Anti-Islam Film Damages US-Arab Relations
15 Sep 2012 12:18 GMT
 

CAIRO - Mass demonstrations at US embassies in several Arab countries over the past few days against a US-made anti-Islam film have deteriorated America's relations with Arab spring countries, adding more burdens on the newly (more)

CAIRO - Mass demonstrations at US embassies in several Arab countries over the past few days against a US-made anti-Islam film have deteriorated America's relations with Arab spring countries, adding more burdens on the newly elected rulers.

"These events will badly influence the Arab countries... which have witnessed most furious protests over anti-Islam film," Fakhry Tahtawi, professor of Political Sciences in Cairo University, told Xinhua on Friday, September 14.

Violent protests engulfed several Arab and Muslim counties over a US-made film insulting Prophet Muhammad.

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In Egypt, one of the largest, longest-lasting protests took place, leaving at least 224 people injured, including six officers and 18 soldiers.

Security forces have arrested 23 violent protestors.

Five protesters were killed in Yemen, while one was killed in Lebanon.

Protestors also attacked the US consulate in the Libyan city of Benghazi, an attack that left the US ambassador and three other diplomats dead.

Titled “Innocence of Muslims”, the film, set in the modern era, shows an Egyptian Coptic Christian fleeing from an angry Muslim mob. Egyptian police looked on while the mob smashed up a clinic where a Christian doctor worked.

The film was posted on YouTube in June but drew attention last week when an Egyptian-American Copt produced a trailer in an Arabic-language blog post and e-mail newsletter publicizing the movie.

The movie was promoted by US pastor Terry Jones, who angered Muslims in 2010 with plans to burn the Noble Qur'an.

Jones called the film a "satirical" movie on the life of the Muslim Prophet, saying he showed a promotional video trailer after staging a symbolic "trial" of the Prophet.

US Intervention

The anti-Islam film was regarded as embarrassing for the newly elected Islamist governments in Arab Spring countries.

"This movie embarrasses the Islamic movements" which are ruling several Arab countries, posing challenges to their relations with the US administration, Tahtawi said.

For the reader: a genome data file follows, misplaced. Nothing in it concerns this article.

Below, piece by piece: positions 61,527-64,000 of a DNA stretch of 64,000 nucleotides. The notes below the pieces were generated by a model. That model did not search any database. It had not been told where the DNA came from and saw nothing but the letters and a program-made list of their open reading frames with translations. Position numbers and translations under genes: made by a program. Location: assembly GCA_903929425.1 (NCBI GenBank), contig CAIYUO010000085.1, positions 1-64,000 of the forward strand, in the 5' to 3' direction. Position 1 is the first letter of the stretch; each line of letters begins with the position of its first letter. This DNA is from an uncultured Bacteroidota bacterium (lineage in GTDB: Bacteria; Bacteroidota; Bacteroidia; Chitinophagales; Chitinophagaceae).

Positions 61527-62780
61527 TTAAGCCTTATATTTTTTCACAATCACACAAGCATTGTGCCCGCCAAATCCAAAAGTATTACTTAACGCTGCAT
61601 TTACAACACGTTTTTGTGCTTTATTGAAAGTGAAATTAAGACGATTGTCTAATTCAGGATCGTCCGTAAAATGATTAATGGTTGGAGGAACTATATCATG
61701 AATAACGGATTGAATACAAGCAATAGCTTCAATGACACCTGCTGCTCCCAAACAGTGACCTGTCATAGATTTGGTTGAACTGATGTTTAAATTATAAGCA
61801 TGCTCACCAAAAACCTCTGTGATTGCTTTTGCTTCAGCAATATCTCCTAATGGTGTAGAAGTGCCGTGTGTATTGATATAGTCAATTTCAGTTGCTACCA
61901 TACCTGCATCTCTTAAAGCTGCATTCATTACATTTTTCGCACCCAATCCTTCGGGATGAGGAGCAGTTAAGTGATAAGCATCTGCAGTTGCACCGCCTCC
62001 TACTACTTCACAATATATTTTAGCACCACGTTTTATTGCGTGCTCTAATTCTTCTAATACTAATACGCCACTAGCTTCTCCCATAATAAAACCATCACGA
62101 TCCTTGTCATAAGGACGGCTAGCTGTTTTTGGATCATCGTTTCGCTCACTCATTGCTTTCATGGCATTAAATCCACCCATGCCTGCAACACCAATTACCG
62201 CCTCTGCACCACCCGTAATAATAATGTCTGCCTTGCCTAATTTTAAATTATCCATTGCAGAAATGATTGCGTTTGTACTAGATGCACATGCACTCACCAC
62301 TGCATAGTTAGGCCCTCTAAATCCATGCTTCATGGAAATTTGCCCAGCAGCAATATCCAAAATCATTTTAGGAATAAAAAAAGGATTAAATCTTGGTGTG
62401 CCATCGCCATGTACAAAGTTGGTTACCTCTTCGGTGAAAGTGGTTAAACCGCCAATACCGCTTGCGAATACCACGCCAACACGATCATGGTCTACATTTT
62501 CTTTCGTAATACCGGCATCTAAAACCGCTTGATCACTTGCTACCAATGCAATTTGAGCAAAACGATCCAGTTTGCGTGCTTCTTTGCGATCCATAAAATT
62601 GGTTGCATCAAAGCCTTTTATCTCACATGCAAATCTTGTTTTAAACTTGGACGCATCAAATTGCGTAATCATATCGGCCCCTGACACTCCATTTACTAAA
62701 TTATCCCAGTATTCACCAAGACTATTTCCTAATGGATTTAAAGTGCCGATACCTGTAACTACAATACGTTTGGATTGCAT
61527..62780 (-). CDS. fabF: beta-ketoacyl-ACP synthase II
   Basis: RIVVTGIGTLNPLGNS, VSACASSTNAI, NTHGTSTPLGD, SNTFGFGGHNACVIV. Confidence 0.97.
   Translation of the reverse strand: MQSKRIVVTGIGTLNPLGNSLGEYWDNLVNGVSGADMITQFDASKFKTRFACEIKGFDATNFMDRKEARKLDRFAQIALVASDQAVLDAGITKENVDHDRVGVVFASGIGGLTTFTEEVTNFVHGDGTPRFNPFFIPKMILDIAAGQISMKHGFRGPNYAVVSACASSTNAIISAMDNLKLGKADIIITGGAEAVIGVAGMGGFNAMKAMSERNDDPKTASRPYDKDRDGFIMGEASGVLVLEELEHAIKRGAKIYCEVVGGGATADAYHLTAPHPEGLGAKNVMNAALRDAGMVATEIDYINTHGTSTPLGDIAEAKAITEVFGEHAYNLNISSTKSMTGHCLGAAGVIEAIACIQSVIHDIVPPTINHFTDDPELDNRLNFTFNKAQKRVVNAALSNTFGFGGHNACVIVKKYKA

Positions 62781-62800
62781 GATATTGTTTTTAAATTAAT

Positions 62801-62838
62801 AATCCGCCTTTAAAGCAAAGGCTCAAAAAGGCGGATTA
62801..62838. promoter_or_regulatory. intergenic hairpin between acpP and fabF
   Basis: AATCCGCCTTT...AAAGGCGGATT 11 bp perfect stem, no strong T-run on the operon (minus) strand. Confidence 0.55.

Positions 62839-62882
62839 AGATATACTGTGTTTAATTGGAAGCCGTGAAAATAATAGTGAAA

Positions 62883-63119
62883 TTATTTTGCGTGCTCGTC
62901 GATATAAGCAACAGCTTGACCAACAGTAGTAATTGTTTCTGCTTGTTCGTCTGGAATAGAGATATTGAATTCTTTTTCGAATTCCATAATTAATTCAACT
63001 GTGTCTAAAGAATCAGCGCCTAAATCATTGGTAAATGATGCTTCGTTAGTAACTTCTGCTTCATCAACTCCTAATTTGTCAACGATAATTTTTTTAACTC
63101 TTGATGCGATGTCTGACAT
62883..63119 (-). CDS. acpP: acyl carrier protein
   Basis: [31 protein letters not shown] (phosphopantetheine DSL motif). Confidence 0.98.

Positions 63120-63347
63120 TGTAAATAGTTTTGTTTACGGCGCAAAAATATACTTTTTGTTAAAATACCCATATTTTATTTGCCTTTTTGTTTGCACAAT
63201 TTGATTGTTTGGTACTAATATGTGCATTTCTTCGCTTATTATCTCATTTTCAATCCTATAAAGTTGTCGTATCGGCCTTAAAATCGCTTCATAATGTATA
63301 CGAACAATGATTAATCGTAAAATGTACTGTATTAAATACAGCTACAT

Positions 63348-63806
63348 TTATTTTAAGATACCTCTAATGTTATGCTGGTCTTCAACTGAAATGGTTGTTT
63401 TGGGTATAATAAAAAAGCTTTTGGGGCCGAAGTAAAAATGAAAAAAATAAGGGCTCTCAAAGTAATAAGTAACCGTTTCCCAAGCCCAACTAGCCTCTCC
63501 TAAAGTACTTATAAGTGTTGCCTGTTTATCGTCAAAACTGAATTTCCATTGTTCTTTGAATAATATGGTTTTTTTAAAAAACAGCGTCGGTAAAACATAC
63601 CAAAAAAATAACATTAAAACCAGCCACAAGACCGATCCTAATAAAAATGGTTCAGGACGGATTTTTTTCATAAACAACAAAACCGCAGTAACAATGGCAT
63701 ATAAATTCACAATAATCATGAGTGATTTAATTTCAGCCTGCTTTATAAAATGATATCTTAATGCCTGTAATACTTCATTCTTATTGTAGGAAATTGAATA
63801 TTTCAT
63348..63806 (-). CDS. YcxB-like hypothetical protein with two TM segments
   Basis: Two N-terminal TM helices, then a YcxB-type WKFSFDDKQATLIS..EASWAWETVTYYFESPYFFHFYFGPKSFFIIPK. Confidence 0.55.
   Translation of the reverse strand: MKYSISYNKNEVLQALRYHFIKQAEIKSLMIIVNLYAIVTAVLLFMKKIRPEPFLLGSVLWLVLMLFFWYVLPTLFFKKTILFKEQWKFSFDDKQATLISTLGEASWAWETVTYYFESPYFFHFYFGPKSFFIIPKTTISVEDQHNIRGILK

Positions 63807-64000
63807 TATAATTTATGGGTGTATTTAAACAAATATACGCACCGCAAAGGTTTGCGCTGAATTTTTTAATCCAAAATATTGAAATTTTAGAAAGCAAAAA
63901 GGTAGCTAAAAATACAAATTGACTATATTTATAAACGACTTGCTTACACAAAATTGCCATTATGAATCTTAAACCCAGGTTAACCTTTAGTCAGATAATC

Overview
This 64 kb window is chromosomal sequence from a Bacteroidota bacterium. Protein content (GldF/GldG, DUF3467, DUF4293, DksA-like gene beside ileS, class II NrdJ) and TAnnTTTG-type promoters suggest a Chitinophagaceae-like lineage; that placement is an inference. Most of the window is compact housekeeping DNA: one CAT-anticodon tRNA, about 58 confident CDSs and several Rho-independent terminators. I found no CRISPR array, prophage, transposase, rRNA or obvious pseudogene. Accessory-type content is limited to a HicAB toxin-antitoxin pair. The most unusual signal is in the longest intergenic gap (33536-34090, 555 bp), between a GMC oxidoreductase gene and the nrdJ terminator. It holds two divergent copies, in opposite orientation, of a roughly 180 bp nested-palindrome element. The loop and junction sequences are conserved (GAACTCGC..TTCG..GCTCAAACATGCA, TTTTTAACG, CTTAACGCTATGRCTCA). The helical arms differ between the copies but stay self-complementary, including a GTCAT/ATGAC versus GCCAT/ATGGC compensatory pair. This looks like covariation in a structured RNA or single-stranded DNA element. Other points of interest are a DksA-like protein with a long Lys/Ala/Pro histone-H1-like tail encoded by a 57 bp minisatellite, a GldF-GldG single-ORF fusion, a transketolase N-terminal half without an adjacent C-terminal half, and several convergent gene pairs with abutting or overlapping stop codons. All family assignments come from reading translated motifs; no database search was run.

Following the Libya attack, Egyptian President Mohamed Morsi appeared in a televised speech to condemn the film and violent protests as well.

President Morsi said the Prophet is an "untouchable red line", but confirming "it is our duty to protect diplomatic missions."

"The freedom to express opinion and to protest is guaranteed, but without assaulting private or public properties, diplomatic missions or embassies," he added.

Analysts warned that the new attacks raises possibilities of the United States' intervention.

“The interference might be military, such as sending marine forces and battleships to Libyan coasts over the killing of four American employees in the US consulate," Tahtawi said.

The intervention could also include exercising pressures to stop the American aid, inciting the International Monetary Fund (IMF) to halt its loans and crippling foreign investments due to security instability justifications.

Talaat Rameh, another Egyptian political analyst, agreed with Tahtawi as saying "The Arab-U.S. relations are moving towards deterioration."

Rameh quoted US President Barack Obama as saying that the United States now considers Egypt neither as an ally nor as the enemy, noting this as "very serious" in regard to Egyptian ties with the United States.

"Washington might change its policies towards the region, if protests against its interests wouldn't be controlled," Rameh added.

Reproduced with permission from OnIslam.net



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